Working among those people who find themselves without a roof over their head is daunting and sometimes bleak. If your personal involvement does not include a relationship with someone experiencing this phenomenon, then your soul has been deprived of an awareness that can only be described as humbling. As a Sociologist, I prefer writing in third person void of opinion, but the following are stories of people I have personally encountered in what is known as participant observation. Their stories speak to only a few of the dangerous issues facing impoverished and homeless people in the United States and deserve a particular anecdotal account.
Melinda came into my social agency for food. She was living in the woods with her two teenage children. As we talked, I noticed that her demeanor was polished and her speech clear and concise. After a while I asked her if she had ever thought about taking classes at the community college. Her response chastened me and taught me never to assume anything about someone based upon their circumstances. She told me that she was three classes shy of a Master’s degree in Criminal Justice. After making a few calls, I discovered employers avoid hiring people with degrees and post graduate degrees. The primary reason is that employers do not want to train someone just to have them leave for something better, which could be guaranteed if someone is educated in a specific area. Melinda’s homelessness is considered transitional, with a real danger of becoming episodic, which means she could spend years in and out of homelessness. The hopelessness I felt at that moment was nothing compared to her present situation.
I had the rare opportunity to work alongside Jeff, who suffered from alcoholism. He is a highly skilled draftsman and carpenter in his 50’s. He also has an advanced understanding of computers and computer software. His case is the most recognized form of homelessness called chronic, but in actuality only represents 20%, depending on the geographical area, of the overall homeless population. Chronic homelessness is mostly due to alcoholism, drug abuse, and mental illness. Because of his inability to overcome his alcoholism, when he is sober his skills are taken advantage of by people who promise money for his work, but jilt him mercilessly. This kind of mistreatment is, of course, a well-reasoned cause to start drinking again. His cycle continues with little hope of recovery.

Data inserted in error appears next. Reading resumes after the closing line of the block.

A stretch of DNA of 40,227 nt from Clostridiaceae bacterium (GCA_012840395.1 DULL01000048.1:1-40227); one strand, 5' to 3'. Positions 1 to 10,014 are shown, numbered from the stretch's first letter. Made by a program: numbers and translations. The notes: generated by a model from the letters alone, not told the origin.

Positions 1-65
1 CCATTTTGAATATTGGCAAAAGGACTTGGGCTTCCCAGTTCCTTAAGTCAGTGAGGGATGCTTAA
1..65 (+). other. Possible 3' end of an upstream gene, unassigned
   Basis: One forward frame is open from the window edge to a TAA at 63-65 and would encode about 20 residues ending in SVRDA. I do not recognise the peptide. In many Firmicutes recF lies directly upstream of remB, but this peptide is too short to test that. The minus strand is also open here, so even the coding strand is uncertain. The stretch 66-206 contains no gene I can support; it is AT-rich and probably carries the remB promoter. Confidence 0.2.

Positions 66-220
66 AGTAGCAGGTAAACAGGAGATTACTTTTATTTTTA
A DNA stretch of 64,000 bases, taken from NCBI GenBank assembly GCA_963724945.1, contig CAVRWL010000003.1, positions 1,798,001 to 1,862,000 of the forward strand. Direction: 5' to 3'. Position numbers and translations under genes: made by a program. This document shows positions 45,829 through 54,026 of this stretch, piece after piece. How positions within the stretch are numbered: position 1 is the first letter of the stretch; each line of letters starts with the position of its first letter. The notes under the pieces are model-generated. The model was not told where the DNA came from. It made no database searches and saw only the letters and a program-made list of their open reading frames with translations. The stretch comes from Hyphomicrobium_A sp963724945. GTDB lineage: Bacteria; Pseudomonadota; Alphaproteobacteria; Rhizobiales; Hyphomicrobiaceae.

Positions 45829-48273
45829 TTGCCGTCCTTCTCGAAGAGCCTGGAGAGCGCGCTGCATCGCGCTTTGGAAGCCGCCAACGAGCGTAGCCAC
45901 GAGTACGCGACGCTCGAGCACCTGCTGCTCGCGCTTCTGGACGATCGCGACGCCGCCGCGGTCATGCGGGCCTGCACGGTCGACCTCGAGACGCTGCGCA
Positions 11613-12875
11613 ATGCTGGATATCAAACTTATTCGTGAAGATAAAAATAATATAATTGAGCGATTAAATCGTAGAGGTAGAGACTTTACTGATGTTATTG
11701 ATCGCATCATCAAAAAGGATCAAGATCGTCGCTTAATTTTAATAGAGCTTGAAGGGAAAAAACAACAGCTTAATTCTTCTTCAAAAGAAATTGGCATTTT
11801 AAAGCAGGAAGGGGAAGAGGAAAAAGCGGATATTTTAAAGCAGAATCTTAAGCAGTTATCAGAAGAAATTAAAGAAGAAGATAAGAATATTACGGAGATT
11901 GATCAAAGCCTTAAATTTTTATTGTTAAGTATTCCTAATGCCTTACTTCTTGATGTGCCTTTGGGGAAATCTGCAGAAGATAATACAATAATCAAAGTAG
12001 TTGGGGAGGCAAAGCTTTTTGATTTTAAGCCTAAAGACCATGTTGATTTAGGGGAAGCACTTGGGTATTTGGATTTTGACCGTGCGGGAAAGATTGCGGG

Social policies also have an effect and create fertile ground for homelessness. Anne came in during the Thanksgiving season for food. Her situation is considered transitional because she and her four children were staying with her mother, but her story is jaw-dropping. Her husband found out after 24 years that he was an undocumented immigrant. He missed the age specification in the Dream Act to avoid deportation to Mexico by 3 months. While in the U.S., he was a highly trained electrician, but was sent back to a country with no employment prospects. His parents were dead and he had no family to speak of in Mexico and no way to make money to send back to his wife and children. Anne and her children face a life without financial security.
Like these stories, the people living in danger of homelessness are many and as varied and desperate. The cultural rules and employment norms in this current U.S. capitalistic driven democracy has created a great divide. A comeback will require stepping away from a social environment bewitched by profit. The culture of consumerism must be replaced with the institution of laws that protect all people regardless of financial status. Homelessness will continue to worsen until the United States has returned to a level socioeconomic playing field.